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This was a project my old man took to give me a guitar I would bang on the road wherever I went. Since todays finishes are so tough and durable, it would take forever for a guitar to get in such a shape, so he started me off with a custom relic job, in the style of Number one, Stevie Ray Vaughans favorite guitar.
Industrial power sanders :-)
A pickup truck to drag the stripped guitar body around the block :-D
Engraver for a special touch
One sunburst guitar
Texas special pickups
Schaller locking tuners
Aged plastic parts
The first thing you need to do is take off all the hardware off the wood, so when you start your relic-ing process, you won't damage any parts that need to be functional. Next take the neck off the body by removing the 4 screws and the neckplate.
The neck itself is not something you should bang up, only age. In this case the neck is lightly sanded on the back in the areas it would wear down from years of playing. Then the headstock was given a few bumps here and there, but very carefuly, avoiding cracking the wood. The fretboard needs to be taped off with painters tape. The back of the neck and the headstock was then stained with a yellowish nitro finish with just a light coat to make it look older. The icing on the cake is offcourse the burned cigarette mark by sticking the cigar beneath the 6th string and letting it burn. :-)
Banging up the body and removing large portions of polyurithane finish, is a major pain-in-the-ass. Todays poly finishes are hard as a rock. So if you plan to do this prepare for a whole lot of elbow grease. You could go the easier way too and start with a guitar with a nitro finish, such as a Highway One model from Fender. Anyway, do your worst of sanding, hammering, chipping, and dragging around the block on concrete to get the look you are after.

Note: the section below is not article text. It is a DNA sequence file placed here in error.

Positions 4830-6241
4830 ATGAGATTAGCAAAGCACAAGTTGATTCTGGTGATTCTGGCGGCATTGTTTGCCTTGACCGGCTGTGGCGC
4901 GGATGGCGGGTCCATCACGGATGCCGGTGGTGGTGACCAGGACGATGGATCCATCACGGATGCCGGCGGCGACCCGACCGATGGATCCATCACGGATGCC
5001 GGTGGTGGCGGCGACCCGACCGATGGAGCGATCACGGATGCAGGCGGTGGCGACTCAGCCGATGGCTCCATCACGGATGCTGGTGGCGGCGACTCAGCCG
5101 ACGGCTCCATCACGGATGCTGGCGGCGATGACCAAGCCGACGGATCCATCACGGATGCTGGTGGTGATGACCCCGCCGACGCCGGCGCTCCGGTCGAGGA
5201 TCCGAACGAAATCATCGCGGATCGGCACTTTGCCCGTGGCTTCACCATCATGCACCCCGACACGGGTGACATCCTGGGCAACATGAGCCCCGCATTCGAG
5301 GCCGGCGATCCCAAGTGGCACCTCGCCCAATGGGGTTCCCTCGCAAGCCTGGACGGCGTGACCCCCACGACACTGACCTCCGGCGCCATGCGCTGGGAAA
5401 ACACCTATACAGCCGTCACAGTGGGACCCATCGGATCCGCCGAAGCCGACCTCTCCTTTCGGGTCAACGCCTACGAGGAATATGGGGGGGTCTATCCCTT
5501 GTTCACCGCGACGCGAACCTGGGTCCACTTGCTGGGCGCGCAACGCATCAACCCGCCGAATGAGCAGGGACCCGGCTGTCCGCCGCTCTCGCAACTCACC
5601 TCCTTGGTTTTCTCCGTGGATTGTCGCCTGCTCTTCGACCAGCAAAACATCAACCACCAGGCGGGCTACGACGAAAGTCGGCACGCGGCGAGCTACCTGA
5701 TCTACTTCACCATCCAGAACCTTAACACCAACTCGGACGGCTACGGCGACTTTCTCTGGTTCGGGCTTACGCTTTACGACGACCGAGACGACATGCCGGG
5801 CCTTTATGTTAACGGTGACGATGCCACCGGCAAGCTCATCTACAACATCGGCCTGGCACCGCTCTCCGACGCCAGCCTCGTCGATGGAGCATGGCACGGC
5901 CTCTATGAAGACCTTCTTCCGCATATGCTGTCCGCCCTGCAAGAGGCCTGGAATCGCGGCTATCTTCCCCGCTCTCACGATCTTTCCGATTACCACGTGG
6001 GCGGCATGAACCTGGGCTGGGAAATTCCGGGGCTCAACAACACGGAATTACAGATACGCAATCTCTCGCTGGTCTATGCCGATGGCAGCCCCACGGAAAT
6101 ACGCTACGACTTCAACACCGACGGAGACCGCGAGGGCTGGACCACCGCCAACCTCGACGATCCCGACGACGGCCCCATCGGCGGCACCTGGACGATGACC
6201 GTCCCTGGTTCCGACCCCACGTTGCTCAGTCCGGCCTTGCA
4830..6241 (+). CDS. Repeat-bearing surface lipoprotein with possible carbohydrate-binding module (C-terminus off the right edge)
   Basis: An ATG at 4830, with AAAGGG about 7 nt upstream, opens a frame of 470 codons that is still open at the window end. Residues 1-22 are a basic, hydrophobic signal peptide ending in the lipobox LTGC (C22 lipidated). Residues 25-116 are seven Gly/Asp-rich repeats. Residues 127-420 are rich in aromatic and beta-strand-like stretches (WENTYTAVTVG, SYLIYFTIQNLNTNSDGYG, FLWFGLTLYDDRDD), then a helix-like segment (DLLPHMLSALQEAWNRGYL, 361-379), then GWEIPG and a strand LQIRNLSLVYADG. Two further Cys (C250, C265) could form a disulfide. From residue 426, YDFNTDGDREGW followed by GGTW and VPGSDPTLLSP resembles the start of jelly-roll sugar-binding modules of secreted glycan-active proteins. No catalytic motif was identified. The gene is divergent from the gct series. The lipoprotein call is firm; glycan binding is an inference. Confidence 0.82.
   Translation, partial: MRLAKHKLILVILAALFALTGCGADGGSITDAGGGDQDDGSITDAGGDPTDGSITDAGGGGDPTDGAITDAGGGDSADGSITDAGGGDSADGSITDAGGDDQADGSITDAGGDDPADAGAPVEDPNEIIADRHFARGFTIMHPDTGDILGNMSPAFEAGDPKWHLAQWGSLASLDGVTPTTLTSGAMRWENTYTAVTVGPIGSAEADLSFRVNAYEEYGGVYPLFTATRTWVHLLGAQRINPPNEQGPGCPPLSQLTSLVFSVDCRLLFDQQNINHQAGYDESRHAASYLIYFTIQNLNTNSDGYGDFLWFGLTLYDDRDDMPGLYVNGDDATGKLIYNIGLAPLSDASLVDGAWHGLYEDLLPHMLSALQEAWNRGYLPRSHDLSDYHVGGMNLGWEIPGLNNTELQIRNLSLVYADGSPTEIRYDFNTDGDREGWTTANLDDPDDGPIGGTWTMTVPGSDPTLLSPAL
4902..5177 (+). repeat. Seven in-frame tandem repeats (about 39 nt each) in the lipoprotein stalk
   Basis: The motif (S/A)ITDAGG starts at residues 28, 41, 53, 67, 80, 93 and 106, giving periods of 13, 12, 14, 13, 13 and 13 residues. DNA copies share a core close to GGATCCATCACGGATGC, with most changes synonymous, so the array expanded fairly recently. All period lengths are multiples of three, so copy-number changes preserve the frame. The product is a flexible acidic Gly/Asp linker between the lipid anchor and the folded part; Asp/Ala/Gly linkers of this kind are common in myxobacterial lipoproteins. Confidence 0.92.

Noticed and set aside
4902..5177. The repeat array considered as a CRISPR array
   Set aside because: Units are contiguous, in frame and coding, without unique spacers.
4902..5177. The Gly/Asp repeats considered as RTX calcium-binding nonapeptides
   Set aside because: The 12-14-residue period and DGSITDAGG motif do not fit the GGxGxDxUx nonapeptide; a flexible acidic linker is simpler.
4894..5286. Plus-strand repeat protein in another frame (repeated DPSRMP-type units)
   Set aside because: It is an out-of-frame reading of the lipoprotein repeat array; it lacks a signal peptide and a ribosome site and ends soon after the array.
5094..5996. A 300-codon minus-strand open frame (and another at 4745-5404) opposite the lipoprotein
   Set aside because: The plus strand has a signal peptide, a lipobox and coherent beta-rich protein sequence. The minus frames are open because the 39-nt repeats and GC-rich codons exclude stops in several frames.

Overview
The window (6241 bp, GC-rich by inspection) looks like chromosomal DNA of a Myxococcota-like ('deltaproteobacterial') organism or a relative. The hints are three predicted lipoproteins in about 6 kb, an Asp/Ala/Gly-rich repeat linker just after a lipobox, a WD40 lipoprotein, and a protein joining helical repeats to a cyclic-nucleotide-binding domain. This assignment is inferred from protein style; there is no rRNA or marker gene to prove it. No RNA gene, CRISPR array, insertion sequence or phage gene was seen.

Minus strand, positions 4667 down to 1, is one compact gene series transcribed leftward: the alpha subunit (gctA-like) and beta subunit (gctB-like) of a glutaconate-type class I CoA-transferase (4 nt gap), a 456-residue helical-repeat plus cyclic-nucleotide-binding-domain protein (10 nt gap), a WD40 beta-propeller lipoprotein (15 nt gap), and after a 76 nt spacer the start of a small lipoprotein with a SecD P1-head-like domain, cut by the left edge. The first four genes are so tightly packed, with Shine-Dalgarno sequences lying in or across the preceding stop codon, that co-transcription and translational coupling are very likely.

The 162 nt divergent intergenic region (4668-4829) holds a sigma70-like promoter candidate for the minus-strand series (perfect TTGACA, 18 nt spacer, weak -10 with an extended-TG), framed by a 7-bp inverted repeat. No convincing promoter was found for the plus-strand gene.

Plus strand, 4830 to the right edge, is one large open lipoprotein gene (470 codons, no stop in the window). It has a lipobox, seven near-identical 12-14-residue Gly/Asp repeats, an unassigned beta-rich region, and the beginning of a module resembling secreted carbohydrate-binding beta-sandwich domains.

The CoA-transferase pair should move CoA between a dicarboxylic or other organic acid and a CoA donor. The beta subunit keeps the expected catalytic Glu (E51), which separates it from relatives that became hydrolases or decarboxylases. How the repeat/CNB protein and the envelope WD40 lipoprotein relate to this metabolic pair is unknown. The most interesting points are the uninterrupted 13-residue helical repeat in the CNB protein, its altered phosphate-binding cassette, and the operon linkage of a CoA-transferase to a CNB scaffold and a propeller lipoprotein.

No relic job would be complete with brand new plastic parts, so be sure to get some aged ones off of Ebay or such. In this case the tone knobs are aged, and the volume knob is new on purpose, making it look like the original volume knob was lost over the years.
Custom shop Texas Special Strat pickups are the ones to go for, if you are after the SRV tone. The one important thing about this pickups that took me some time to figure out is they need to be adjusted very low, away from the strings, or they tend to sound very harsh.
The next step was to replace the tuners with Fender locking tuners. If you are wondering why, the fender locking tuners have a thumb screw on the bottom, that when tightened, locks the string in place. This makes a much easier job of string installation, and ads to tuning stability.
To do this job you'll need a drill, some small drill bits, a 10 millimeter wrench, a strait edge, and some patience.
After removing the old tuners, the first thing to do is place the tuners into the headstock tuner holes. You want to keep the tuners aligned with the strait edge, while finger tightening the tuner nuts. The reason for this is because there are two small alignment nubs that need to be drilled out for.
We've found that instead of trying to make some fancy template, it's much easier to just put the guitar tuners in place,and tighten them down gently. At the same time making sure that the tuners don't go out of align by using the strait edge.As you tighten the nuts, the alignment nubs wil make small indentations in the wood where you must drill.
Use a 1/16" bit in your drill. Then use some masking tape to mark the drill bit for depth. Don't try and wing it without the tape, the few extra second is worth not drilling through the front of the headstock.
Once the 1/16th inch pilot holes are drilled, use a 3/32" bit, but check the nubs width on your model because the nubs may vary in size a little. You want a nice, snug fit, so if your unsure, use a smaller bit. Remember the depth tape, and your patience. Once you've got the holes drilled try out a tuner for fit
Make sure the tuners fit all the way into the alignment holes, and lay flat on the back of the headstock. If you can't pull them in flat by tightening up the tuner nuts, then ream the hole a little with your drill. Never use a hammer or any hammering action to try to fit them or you risk cracking your headstock.
All repair and setup articles on this website are provided 'as is' without warranty of any kind.. The entire risk as to the results and the performance of the information is assumed by the user, and in no event shall Bluesmannus be liable for any consequential, incidental or direct damages suffered in the course of using the information on this site. If you are not sure you can do this you are safer leaving the process to a professional. - Bluesmannus Team
SRV - Testify on a reliced 2004 strat